We are building a culture that challenges norms while fostering experimentation and personal growth. In order to grasp the scale of problems we face, ideally, you have some exposure to Logistics, FinTech, Transportation, Insurance, Media or other complex multifactor industries. Our clients include enterprises that affect millions of people around the world and our software development skills help them achieve their aims.

We give a damn at Clevertech
Taking care and balancing the client’s needs, your needs, and your family’s needs creates trust and a sense of community.

We are in this together, even if we are physically apart.

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NORAD to track Santa’s annual voyage

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NORAD to track Santa's annual voyage

A holiday tradition born 66 years ago — by accident — will continue in 2021.

The North American Aerospace Defense Command, the Colorado-based United States and Canadian bi-national military organization charged with the missions of aerospace warning, aerospace control and maritime warning in defense of North America, will track Santa and his team of reindeer as they traverse the world delivering toys to good boys and girls.

Starting at 3 a.m. on Dec. 24, visitors to the NORAD Tracks Santa website at www.noradsanta.org can see updates as the jolly elf prepares for his flight.

Then, at 5 a.m., trackers worldwide can call to inquire about Santa’s whereabouts by dialing the toll-free number 1-877-Hi-NORAD (1-877-446-6723), where they will either speak with a live phone operator or hear a recorded update.

Due to COVID concerns, the NORAD Tracks Santa Operations Center will have fewer phone operators, so callers who do not reach a volunteer will hear a regularly updated recording as to Santa’s current location.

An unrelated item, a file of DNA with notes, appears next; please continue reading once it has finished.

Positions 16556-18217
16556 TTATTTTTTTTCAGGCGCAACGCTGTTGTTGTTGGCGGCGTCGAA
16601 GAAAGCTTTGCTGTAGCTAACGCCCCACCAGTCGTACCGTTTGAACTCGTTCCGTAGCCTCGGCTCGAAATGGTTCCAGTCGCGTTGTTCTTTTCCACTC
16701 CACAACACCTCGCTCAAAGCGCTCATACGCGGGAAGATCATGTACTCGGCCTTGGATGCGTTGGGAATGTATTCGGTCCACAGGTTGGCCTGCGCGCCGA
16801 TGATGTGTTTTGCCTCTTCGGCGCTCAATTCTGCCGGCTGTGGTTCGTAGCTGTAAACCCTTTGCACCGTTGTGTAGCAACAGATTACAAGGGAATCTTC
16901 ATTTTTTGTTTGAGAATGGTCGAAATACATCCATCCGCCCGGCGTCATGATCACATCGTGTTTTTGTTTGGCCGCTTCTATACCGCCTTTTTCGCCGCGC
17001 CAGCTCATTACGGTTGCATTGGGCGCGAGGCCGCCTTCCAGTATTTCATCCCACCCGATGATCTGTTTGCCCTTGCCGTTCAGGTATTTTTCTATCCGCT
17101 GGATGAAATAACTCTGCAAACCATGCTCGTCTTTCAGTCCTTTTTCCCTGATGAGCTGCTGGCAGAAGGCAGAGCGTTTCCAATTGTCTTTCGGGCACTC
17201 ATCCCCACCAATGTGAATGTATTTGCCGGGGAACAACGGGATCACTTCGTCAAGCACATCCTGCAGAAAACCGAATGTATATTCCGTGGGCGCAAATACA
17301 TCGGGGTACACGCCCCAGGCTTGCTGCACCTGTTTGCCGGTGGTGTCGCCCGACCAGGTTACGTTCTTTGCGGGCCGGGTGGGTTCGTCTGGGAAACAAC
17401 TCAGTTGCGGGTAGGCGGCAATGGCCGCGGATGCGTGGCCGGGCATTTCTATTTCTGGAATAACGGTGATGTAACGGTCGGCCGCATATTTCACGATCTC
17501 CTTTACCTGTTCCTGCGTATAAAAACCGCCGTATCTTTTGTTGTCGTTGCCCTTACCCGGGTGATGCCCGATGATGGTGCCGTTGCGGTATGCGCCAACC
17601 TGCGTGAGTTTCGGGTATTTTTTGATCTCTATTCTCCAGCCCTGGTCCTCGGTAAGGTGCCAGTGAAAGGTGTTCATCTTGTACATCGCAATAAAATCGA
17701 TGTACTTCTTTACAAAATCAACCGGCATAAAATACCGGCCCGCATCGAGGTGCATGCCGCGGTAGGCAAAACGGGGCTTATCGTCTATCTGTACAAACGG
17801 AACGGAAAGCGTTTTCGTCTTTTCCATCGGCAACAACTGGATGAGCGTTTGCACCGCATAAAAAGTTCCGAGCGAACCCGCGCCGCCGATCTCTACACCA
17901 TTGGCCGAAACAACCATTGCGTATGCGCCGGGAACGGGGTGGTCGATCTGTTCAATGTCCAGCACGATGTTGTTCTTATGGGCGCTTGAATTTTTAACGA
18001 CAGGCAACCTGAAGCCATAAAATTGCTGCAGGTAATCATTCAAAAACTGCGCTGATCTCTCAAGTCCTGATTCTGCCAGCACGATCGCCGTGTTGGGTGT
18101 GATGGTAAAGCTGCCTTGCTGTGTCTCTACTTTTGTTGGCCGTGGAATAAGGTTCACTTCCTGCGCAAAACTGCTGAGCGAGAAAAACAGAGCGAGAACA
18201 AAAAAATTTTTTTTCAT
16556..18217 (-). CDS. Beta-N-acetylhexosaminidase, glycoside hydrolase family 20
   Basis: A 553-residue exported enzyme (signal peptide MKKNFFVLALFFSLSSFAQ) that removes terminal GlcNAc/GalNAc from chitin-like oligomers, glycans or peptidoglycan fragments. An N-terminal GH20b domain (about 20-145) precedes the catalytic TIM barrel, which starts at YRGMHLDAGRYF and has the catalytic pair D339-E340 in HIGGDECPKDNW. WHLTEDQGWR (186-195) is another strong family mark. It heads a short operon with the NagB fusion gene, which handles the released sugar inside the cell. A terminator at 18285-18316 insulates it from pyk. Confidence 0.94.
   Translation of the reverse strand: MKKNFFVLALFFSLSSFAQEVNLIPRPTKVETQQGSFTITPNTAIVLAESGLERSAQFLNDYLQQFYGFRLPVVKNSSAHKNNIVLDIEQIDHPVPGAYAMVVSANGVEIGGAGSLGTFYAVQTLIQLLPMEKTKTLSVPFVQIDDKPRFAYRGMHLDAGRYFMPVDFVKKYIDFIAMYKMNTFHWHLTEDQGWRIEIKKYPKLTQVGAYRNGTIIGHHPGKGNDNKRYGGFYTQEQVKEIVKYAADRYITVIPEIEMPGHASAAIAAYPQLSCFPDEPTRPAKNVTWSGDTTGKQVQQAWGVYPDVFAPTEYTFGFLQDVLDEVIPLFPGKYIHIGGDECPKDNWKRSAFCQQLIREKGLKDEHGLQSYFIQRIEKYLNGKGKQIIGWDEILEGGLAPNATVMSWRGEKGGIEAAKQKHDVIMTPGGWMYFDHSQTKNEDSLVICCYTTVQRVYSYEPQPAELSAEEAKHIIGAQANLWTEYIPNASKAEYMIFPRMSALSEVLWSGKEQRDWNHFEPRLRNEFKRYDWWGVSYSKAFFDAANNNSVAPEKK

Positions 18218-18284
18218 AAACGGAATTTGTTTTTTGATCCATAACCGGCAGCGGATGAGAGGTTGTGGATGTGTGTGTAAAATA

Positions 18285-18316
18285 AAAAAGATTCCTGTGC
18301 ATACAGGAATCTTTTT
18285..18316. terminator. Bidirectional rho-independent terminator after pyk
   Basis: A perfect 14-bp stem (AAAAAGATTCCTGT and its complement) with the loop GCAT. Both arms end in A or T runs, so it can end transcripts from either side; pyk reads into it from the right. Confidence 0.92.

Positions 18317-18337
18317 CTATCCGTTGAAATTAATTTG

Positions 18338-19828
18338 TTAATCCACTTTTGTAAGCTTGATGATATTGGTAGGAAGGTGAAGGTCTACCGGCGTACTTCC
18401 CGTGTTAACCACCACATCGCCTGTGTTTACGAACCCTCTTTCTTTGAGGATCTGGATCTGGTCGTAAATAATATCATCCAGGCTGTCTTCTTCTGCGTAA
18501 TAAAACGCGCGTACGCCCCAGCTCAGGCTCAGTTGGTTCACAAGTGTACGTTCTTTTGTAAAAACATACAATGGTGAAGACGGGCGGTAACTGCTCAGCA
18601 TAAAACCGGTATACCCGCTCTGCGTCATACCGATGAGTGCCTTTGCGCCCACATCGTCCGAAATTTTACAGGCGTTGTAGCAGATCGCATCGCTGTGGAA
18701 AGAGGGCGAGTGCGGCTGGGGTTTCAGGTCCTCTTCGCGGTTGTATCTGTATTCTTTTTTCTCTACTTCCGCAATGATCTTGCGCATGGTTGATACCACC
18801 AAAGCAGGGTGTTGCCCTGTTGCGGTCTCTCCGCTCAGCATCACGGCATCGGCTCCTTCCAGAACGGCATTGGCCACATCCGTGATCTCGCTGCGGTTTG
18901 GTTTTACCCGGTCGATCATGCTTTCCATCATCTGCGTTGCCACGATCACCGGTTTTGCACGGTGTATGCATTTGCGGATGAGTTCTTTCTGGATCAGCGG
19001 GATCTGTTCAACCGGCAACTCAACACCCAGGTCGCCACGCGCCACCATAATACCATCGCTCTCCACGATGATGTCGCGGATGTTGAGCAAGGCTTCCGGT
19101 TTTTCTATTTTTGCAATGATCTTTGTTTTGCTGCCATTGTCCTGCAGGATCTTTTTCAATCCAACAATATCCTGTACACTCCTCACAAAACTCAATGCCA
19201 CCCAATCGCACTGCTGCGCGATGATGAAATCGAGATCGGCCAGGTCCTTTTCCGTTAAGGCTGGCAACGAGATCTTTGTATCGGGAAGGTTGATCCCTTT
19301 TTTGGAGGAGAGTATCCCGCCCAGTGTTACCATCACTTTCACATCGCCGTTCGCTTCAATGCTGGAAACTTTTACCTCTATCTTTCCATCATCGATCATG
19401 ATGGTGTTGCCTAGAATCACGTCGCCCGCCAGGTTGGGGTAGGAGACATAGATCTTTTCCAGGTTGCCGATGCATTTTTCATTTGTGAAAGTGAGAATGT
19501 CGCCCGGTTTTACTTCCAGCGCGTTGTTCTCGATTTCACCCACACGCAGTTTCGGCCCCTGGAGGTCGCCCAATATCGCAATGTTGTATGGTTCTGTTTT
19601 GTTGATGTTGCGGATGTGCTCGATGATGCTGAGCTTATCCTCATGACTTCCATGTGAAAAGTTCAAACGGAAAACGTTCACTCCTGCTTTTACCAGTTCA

On Christmas Eve, Amazon Alexa users can ask for Santa’s location through the NORAD Tracks Santa skill for Amazon Alexa, and OnStar subscribers can press the OnStar button in their vehicles to locate Santa. Santa Trackers can also use the Bing search engine to learn of Santa’s location.

The website, which was launched earlier this month, also features Santa’s North Pole Village, which includes a holiday countdown, games, movie theater, holiday music and webstore. The website is available in eight languages: English, French, Spanish, German, Italian, Japanese, Portuguese and Chinese.

Tracking Santa has been a tradition since 1955 when a local newspaper advertisement informed children they could call Santa directly, but the contact number was misprinted. Instead of reaching Santa, the phone rang through to the crew commander on duty, U.S. Air Force Col. Harry Shoup, at the Continental Air Defense Command Operations Center, the predecessor to NORAD.

Shoup was quick to realize a mistake had been made and assured the child he was Santa. Shoup then assigned a duty officer to continue answering calls.

NORAD has carried on the duties of tracking Santa since it was created in 1958 and reported Santa’s location on Dec. 24 each year to millions of children and families worldwide.

The official NORAD Tracks Santa app is available in the Apple App and Google Play stores, so parents and children can count the days until Santa’s launch on their smartphones and tablets.

Tracking opportunities are also offered through social media on Facebook, Twitter, YouTube and Instagram.